ARTS | Book design

Background

Best known as the only American artist to participate in the two landmark exhibitions of Der Blaue Reiter (The Blue Rider) in 1911 and 1912, Albert Bloch achieved prominence in both Europe and the United States as a modern artist in the 1910s. Following a large 1921 solo exhibition in New York, however, Bloch retreated from the commercial art world and spent the later decades of his career quietly in Lawrence, Kansas, where he taught at the University of Kansas between 1923 and 1947. Relatively little known in the decades after his death, Bloch was rediscovered in the late 1980s and 1990s by scholars, curators, and the art market; he is now recognized as an important 20th-century American artist.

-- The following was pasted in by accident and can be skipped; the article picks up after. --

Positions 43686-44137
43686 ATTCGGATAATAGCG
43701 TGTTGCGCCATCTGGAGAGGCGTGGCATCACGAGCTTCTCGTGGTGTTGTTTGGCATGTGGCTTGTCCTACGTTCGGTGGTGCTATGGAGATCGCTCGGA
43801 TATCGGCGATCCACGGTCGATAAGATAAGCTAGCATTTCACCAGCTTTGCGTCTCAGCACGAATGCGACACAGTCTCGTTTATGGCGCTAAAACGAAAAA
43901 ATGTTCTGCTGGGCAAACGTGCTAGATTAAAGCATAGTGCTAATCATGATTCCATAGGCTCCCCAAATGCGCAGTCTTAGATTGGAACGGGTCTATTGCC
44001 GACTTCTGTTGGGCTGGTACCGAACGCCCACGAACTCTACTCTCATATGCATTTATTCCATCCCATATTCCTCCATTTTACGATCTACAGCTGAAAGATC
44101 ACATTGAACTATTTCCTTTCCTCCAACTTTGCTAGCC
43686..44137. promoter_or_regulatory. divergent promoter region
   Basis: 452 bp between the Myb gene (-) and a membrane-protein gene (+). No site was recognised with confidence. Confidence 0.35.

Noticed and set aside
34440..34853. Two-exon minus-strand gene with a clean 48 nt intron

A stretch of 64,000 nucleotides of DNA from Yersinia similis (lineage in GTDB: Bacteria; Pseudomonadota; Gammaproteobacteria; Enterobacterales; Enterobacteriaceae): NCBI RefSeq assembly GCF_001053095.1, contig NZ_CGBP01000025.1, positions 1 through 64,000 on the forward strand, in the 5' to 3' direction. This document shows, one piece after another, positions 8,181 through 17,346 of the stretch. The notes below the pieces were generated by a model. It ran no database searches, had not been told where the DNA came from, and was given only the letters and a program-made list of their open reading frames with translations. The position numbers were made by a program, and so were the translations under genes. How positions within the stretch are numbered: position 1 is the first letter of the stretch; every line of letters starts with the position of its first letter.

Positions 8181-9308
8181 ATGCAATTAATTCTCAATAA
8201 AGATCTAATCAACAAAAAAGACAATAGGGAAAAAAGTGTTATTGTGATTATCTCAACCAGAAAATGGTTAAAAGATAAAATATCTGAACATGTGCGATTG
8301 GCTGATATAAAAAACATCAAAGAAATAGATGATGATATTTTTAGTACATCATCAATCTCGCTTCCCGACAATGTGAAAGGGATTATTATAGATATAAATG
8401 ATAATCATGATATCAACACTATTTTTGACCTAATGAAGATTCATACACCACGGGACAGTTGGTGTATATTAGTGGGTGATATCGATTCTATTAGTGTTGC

Challenge

This exhibition catalog was tasked with doing justice to the incredible body of work on display—much of it produced during Bloch's time in Lawrence—yet, never before seen in Lawrence (or anywhere else) before the show in 2015.

Solution

The 132-page book was a local effort with strong ties to the neighborhood Bloch lived and worked in: Curated and organized by the Lawrence Arts Center and David Cateforis, a professor at KU; designed in my studio, which is a short walk from the Bloch house and arts center; and printed by Allen Press, five blocks east.

None of it would have possible without the steady hand of Bloch's wife, Anna Francis, who spent the decades after her husband's death preserving his works and promoting his legacy. Sadly, she died in 2014, shortly before this show opened.

Art direction and design // Chris Ralston